endek and batikBatik is a wax-resist dyeing process for fabrics used by the Javanese people about a thousand years. The technique involves applying molten wax to those area of the clothes that are remain un-dyed. When the waxed fabric is submerged in a dye bath, the unwaxed areas are colored, and the wax-coated areas repel or resit coloring.
Traditional batik are made in the following manner. The fabric, usually cotton, is washed and dried several times then starch solution is washed in as a sizing. Next the fabric is beaten to smooth it out and to prepare the fibers for dyeing, meanwhile the design is drawn on the fabric with a spouted applicator called a canting or printed on with a copper stamp called a cap. Next the fabric is dyed and when dry, the fabric is either scraped or boiled to remove the wax. The waxing and dyeing process is repeated for each color in finished batik. One does not have to be an expert to know there are numerous types of batik. There are differences in material such as cotton and silk, recently synthetic materials, as well as linen and wool. There are differences in technique, such as hand drawn, printed material, similar to ordinary material only using traditional batik desigs.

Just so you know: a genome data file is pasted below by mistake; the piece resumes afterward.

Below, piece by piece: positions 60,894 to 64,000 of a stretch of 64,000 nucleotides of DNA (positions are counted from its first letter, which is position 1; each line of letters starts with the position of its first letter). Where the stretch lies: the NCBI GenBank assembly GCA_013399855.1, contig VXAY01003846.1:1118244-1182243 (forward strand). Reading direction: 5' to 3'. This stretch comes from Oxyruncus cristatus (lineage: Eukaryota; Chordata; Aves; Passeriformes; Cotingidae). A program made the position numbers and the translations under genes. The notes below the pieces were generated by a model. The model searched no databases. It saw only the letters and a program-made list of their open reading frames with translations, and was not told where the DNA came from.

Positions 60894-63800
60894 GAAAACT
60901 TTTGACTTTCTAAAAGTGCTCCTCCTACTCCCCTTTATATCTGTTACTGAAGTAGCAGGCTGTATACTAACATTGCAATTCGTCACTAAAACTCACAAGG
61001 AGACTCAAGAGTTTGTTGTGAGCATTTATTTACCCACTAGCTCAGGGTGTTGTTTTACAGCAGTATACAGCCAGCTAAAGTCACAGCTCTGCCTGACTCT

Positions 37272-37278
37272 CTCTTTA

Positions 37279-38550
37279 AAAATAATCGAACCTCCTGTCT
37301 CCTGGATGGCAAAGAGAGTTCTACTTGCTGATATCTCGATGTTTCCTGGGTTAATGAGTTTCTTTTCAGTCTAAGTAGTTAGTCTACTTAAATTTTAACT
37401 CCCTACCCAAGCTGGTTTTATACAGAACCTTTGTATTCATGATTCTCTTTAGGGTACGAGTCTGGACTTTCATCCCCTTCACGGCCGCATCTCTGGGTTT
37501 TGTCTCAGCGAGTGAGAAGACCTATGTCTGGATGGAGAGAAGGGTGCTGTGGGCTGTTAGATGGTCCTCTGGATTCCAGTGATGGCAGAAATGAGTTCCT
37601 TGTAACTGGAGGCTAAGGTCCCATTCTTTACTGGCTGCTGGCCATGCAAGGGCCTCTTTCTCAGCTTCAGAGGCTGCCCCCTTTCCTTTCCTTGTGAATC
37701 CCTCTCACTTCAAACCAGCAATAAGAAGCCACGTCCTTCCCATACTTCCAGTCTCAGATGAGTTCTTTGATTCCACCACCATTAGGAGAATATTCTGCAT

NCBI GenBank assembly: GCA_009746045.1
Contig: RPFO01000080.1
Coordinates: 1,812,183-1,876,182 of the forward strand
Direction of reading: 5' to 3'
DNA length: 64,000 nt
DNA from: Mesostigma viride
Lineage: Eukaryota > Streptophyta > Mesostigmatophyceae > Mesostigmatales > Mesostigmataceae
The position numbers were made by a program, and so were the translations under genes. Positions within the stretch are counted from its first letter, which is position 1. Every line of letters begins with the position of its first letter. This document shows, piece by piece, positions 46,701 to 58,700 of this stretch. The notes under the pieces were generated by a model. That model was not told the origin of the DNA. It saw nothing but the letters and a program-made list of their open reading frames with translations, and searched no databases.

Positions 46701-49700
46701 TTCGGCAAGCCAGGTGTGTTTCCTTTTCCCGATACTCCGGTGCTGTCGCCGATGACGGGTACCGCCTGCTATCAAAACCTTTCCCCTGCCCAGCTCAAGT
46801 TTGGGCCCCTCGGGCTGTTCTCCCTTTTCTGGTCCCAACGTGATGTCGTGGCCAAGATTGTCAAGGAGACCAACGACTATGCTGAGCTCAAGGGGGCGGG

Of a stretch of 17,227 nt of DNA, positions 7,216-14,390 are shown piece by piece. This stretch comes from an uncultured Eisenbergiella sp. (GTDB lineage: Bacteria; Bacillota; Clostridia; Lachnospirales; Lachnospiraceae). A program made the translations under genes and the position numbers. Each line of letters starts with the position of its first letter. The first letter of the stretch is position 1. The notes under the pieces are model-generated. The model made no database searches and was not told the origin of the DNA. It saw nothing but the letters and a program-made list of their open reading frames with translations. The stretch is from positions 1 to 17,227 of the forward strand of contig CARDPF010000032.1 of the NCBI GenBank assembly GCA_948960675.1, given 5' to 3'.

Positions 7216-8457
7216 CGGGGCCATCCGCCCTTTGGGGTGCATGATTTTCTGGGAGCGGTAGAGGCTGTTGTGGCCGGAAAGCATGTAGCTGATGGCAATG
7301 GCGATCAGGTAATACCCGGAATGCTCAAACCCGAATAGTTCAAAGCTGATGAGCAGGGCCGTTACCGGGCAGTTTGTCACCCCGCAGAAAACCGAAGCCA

However, it takes an expert’s eye to differentiate between the batik originating from regions and even more discerning knowledge to distinguish between works of different batik artist. The same thing also happened to the traditional cloths in Bali like songket gerinsing, endek, and batik Bali.
Endek is a Balinese weft ikat cloth. It is a woven, tie-dyed weft cloth. Balinese endek is tied nad dyed before the threads are woven into cloth. In preparing endek, the weft or cross threads are dyed ; the warp, the threads that are initially strung on the loom, are left in a solid color. To prepare the pattern, the weft threads are temporarily strung on a frame and workers use strips of plastic tape to tie a pattern, into the threads. The threads are taped off in bunches, and then the threads are removed from the frame and soaked in vast of dye. They are dried, the tape removed, and the thread is spun onto the shuttle. When the dyed threads are woven into a loom set up with a solid warp, the design reappears. Because the warp threads are taped off in bunches, and because perfect registration of the design is impossible, the finished endek pattern has an attractive, fuzzy edged look.